Around and around we go.
Five months ago, Central Florida, led by athletic director Danny White, began declaring itself as a national champion for the 2017 season. Since then, what started as a cutesy underdog story has transformed into a strange back-and-forth between UCF and Alabama, the team that won the College Football Playoff.
Nick Saban, who is not on board with UCF’s claim, and Scott Frost escalated things this week.
Scott Frost’s take
“Alabama’s probably got one or two championships they claim that weren’t necessarily recognized by everybody,” Frost said.
Frost inherited a UCF team that was winless in 2015 and transformed it into an undefeated AAC and Peach Bowl champion in 2017 before taking the same position at his alma mater. Earlier this month, he admitted he was a little uneasy about UCF’s continual national title boasts.
“All I’ll say is if we had stayed (at UCF), I would have had a hard time getting behind it,” Frost told USA Today. “I think it was smart by them, because it has kept UCF in the media and in the conversation. But you know, like our rings, I kind of wish my ring just said ‘Undefeated Season’ and ‘Peach Bowl Champion.’ ”
Those feelings, however, didn’t stop him from responding with that brief jab at Saban.
Nick Saban’s take
At first, Saban, the longtime Alabama head coach, was mostly indifferent on the matter. Before his team bested Georgia in the CFP title game back in January, Saban said he was “fine” with UCF’s title boasts, but that it “doesn’t mean anything to anybody but them.”
In an interview with USA Today, he took things a step further.
“If you honor and respect the system that we have, (despite) some of the imperfections that you understand that the system has, then you wouldn’t do something out of respect for the system that we have,” Saban said. “I guess anybody has the prerogative to claim anything. But self-proclaimed is not the same as actually earning it. And there’s probably a significant number of people who don’t respect people who make self-proclaimed sort of accolades for themselves.”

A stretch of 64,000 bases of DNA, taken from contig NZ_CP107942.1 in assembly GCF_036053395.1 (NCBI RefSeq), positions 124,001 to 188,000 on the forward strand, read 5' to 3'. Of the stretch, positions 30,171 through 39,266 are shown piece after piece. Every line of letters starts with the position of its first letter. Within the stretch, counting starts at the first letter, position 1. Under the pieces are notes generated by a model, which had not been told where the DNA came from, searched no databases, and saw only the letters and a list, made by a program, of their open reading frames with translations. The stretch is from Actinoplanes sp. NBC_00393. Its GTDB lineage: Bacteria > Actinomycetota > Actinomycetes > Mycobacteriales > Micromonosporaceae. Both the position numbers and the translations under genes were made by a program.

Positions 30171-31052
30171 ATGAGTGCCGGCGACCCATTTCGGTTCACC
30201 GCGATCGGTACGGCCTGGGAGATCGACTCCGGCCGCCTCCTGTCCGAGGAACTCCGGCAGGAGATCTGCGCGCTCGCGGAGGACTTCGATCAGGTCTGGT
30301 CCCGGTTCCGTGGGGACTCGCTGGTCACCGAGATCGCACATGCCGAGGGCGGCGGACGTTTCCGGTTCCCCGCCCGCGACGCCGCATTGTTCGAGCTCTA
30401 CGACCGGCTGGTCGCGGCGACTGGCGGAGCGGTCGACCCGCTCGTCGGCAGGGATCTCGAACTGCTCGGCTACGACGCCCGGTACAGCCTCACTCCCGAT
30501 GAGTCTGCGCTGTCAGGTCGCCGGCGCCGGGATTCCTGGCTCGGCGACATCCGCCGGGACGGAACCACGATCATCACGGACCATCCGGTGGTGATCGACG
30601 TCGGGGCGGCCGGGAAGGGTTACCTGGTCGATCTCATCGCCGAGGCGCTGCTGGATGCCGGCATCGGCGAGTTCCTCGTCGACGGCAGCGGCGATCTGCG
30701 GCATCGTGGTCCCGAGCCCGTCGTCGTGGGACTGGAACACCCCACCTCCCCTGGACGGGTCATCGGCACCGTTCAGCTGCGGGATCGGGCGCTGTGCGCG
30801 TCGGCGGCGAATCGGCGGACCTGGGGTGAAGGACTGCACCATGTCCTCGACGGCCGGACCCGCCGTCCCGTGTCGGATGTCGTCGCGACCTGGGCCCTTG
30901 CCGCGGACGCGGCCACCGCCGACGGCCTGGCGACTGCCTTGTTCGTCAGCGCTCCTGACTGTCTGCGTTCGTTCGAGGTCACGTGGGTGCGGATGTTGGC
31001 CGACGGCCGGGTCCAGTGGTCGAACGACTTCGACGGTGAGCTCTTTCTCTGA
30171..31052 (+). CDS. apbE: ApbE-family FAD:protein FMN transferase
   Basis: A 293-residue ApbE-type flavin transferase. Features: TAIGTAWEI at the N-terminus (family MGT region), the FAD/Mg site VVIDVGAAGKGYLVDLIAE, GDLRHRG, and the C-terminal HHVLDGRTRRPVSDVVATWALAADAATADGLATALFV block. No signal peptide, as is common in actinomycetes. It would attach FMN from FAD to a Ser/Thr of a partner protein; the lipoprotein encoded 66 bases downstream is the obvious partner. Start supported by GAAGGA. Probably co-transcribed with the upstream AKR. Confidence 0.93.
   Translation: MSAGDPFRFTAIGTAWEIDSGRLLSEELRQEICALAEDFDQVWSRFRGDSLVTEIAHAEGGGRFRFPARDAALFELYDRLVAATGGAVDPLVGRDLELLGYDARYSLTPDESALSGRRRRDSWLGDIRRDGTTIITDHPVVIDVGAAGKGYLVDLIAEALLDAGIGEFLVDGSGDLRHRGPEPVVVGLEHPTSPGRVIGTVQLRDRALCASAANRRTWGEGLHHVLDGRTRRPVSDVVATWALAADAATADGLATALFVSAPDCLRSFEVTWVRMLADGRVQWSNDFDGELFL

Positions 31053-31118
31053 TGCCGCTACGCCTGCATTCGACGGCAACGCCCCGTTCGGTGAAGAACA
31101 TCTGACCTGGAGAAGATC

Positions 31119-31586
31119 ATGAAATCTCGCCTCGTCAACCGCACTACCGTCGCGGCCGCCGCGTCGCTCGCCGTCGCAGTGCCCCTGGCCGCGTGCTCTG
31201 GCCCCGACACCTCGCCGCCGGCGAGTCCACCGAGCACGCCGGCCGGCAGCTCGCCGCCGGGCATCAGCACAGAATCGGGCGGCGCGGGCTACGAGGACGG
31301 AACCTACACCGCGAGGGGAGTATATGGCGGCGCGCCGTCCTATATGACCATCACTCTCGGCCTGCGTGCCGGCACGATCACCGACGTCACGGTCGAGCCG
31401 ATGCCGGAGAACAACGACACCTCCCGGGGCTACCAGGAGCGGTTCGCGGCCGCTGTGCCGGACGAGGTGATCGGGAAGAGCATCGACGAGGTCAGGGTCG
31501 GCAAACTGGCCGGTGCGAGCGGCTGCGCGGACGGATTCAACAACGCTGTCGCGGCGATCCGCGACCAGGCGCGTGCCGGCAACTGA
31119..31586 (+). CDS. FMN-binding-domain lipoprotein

How did we get here?
The Knights cruised through the regular season 11-0 before dispatching Memphis in the AAC title game. Still, the Knights came in at only No. 12 in the final College Football Playoff rankings. From there, UCF knocked off SEC runner-up Auburn in the Peach Bowl to finish 13-0 and immediately began the national championship campaign. It continued even after Alabama won the CFP title.
Why did UCF declare itself a national champion, anyway?
First and foremost, it was to commemorate a tremendous season. But even though it rubbed some folks the wrong way, White was making a point. When UCF was ranked No. 14 in the CFP selection committee’s second-to-last rankings, White told Yahoo Sports that he “couldn’t accept the lack of respect” for the AAC.
CFP executive director Bill Hancock said UCF’s ranking was where it was because of the team’s strength of schedule. White never bought that line. Instead, he thinks the committee has “an inherent bias that needs to be called out.” After the Peach Bowl, Frost said it looked like there was a “conscious effort” from the CFP committee to “make sure they didn’t have a problem if they put (UCF) too high.” Frost has not backed down from that stance, even since he took the Nebraska job.
When will it end?
This stuff is peak offseason, isn’t it? With actual real life football still months away, don’t expect reporters to stop asking the involved figures about this — especially after Alabama removed UCF from its 2023 schedule in order to finalize a home-and-home series with Texas.
UCF, even with ex-Missouri offensive coordinator Josh Heupel in the fold as head coach, probably won’t mind. In March, the school claimed the final three games of the 2017 season — wins over South Florida, Memphis and Auburn — earned it more than $171 million in exposure.
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